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United States Department of Agriculture

Agricultural Research Service

Southwest Runner Peanut Resists Blight

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Southwest Runner Peanut Resists Blight

Peanut aficionados take note: Fluctuations in peanut prices might be avoided as researchers succeed in helping the industry avoid widespread crop yield disasters.

And here's some more good news: A new peanut variety that resists a blight caused by the soilborne Sclerotinia minor fungus in unseasonably cool and damp late-summer weather will soon be making its debut in the Southern Plains.

That means farmers may not have to decide between either spending about $40 per acre for each of two or three fungicide applications or not treating fields and losing up to a quarter of their crop. The fungicide typically increases production costs about 5 cents per pound.

Southwest Runner, the first Sclerotinia-resistant variety of the most prevalent market type of peanut—runner, is recognizable by the kernels' oblong or variable shapes.

Hassan A. Melouk, an ARS plant pathologist at Stillwater, Oklahoma, along with plant breeder James S. Kirby and colleagues at Oklahoma State University, developed the variety.

Investment in the research is expected to pay off to the tune of $12 to $14 million annually in Oklahoma and Texas, where about one-fifth of the nation's peanuts are planted. In fields that are free of the blight, the new variety produces peanuts with yield, grade, and value per acre equal to other modern varieties.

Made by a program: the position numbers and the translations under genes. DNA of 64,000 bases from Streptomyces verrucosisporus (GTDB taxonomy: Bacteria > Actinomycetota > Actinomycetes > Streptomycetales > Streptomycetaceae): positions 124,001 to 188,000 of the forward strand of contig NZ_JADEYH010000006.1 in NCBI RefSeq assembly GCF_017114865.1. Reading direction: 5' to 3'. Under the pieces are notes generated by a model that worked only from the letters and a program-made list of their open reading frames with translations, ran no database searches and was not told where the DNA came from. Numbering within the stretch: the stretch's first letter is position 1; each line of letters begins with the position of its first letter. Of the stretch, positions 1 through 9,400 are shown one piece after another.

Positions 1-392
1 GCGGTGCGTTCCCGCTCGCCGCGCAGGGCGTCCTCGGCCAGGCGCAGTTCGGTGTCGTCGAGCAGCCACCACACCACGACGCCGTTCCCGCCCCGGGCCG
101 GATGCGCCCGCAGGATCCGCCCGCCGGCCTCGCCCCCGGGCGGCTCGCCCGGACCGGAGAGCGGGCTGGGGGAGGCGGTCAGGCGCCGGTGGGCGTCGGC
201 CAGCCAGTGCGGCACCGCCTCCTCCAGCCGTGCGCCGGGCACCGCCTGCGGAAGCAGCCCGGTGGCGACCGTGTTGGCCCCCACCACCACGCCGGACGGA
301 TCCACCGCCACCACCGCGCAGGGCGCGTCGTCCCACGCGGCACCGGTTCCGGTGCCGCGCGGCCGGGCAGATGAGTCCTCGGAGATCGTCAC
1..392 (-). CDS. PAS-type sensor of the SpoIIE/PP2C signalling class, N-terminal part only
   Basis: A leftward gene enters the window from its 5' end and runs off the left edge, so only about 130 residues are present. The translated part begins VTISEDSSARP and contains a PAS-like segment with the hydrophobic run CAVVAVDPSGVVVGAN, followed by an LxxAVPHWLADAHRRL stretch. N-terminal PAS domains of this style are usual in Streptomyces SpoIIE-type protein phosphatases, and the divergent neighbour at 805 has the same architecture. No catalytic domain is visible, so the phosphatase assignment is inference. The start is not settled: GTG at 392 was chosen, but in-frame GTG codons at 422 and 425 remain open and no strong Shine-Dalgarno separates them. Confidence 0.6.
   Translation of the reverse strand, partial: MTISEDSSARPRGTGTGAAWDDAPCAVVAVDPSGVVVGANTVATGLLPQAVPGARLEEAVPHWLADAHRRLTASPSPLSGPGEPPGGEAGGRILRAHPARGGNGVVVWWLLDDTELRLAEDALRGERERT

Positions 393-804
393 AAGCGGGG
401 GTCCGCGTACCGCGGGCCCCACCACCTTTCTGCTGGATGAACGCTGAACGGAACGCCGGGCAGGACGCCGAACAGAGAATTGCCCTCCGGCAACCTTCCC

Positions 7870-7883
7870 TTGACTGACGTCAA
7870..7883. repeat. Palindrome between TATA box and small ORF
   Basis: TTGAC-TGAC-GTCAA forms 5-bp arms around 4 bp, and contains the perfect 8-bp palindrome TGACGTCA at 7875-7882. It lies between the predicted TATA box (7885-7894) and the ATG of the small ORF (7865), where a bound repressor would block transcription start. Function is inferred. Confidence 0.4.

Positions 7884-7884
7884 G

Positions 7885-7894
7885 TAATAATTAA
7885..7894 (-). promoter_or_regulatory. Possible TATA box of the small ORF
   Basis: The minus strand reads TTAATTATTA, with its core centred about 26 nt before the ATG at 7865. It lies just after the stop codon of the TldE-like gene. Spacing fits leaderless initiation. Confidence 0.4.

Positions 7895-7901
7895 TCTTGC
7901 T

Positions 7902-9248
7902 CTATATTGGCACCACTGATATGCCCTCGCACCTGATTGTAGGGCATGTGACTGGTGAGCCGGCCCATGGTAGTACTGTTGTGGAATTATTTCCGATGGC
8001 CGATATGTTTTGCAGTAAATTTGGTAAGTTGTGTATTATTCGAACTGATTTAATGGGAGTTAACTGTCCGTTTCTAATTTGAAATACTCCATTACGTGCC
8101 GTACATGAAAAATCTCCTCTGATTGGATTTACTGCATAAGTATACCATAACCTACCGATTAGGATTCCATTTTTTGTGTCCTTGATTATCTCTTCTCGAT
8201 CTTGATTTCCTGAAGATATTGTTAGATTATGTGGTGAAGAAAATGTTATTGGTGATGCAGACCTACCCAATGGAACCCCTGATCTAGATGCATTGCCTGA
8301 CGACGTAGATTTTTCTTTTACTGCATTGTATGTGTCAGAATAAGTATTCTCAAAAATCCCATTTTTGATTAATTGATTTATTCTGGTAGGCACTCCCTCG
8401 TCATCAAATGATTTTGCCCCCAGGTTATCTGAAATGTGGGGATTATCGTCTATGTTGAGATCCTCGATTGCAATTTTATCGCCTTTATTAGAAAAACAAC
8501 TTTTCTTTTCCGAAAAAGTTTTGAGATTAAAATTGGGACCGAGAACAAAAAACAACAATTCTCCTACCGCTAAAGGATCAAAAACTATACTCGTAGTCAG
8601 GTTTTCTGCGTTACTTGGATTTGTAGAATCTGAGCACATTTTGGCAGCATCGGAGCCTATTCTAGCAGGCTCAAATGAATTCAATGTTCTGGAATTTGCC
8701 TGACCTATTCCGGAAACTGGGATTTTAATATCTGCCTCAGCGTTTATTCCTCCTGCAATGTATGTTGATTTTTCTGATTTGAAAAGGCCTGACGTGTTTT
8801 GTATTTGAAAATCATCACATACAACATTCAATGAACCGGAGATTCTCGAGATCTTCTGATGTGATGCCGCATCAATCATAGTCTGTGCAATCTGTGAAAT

But in fields heavily infested with the Sclerotinia fungus, the new variety's performance is exceeded slightly by Tamspan 90.

Development of this, the first Sclerotinia-resistant peanut of the Spanish market type, was completed about 5 years ago by Melouk and colleagues at Texas A&M University at College Station. [See "Confronting a New Fungal Nightmare," Agricultural Research, November 1991, pp. 20-23.] Spanish peanuts are the small-seeded round peanuts that are popular cocktail-party fare.

As a runner-type peanut, Southwest Runner should easily merit acceptance in the marketplace, Melouk says. The researchers found the variety has flavor and chemical composition similar to others now being grown.

"From some 150,000 pounds of Southwest Runner foundation seed planted by seed companies in May of 1995, we're hopeful that farmers in Oklahoma and Texas may be able to plant more than 28,000 acres in 1996," Melouk says. — By Ben Hardin, ARS.

Hassan A. Melouk is in the USDA-ARS Wheat, Peanut and Other Field Crops Research Unit, 1301 N. Western Rd., Stillwater, OK 74075-2714; phone (405) 624-4141, fax number (405) 624-4142.


"Southwest Runner Peanut Resists Blight" was published in the July 1995 issue of Agricultural Research magazine.

Last Modified: 9/28/2006
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